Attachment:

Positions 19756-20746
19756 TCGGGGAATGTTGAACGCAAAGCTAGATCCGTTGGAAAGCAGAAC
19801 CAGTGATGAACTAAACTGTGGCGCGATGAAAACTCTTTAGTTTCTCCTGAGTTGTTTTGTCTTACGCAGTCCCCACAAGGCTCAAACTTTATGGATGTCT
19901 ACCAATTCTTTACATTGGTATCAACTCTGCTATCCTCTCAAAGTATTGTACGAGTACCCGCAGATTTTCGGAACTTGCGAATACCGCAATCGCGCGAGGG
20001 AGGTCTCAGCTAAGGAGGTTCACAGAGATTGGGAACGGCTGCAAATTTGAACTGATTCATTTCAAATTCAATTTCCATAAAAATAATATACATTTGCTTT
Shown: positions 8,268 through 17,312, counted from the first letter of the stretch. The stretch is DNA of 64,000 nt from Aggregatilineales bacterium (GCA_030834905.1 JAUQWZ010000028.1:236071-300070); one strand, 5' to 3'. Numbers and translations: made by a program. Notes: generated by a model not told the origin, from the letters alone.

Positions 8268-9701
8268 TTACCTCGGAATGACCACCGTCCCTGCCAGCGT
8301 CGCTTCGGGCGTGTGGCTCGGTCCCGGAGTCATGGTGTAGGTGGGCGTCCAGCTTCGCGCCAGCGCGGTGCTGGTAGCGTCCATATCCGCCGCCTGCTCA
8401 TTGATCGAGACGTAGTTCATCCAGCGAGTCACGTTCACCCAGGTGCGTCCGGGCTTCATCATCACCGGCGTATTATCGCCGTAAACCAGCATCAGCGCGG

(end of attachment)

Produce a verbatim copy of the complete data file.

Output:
Positions 19756-20746
19756 TCGGGGAATGTTGAACGCAAAGCTAGATCCGTTGGAAAGCAGAAC
19801 CAGTGATGAACTAAACTGTGGCGCGATGAAAACTCTTTAGTTTCTCCTGAGTTGTTTTGTCTTACGCAGTCCCCACAAGGCTCAAACTTTATGGATGTCT
19901 ACCAATTCTTTACATTGGTATCAACTCTGCTATCCTCTCAAAGTATTGTACGAGTACCCGCAGATTTTCGGAACTTGCGAATACCGCAATCGCGCGAGGG
20001 AGGTCTCAGCTAAGGAGGTTCACAGAGATTGGGAACGGCTGCAAATTTGAACTGATTCATTTCAAATTCAATTTCCATAAAAATAATATACATTTGCTTT
Shown: positions 8,268 through 17,312, counted from the first letter of the stretch. The stretch is DNA of 64,000 nt from Aggregatilineales bacterium (GCA_030834905.1 JAUQWZ010000028.1:236071-300070); one strand, 5' to 3'. Numbers and translations: made by a program. Notes: generated by a model not told the origin, from the letters alone.

Positions 8268-9701
8268 TTACCTCGGAATGACCACCGTCCCTGCCAGCGT
8301 CGCTTCGGGCGTGTGGCTCGGTCCCGGAGTCATGGTGTAGGTGGGCGTCCAGCTTCGCGCCAGCGCGGTGCTGGTAGCGTCCATATCCGCCGCCTGCTCA
8401 TTGATCGAGACGTAGTTCATCCAGCGAGTCACGTTCACCCAGGTGCGTCCGGGCTTCATCATCACCGGCGTATTATCGCCGTAAACCAGCATCAGCGCGG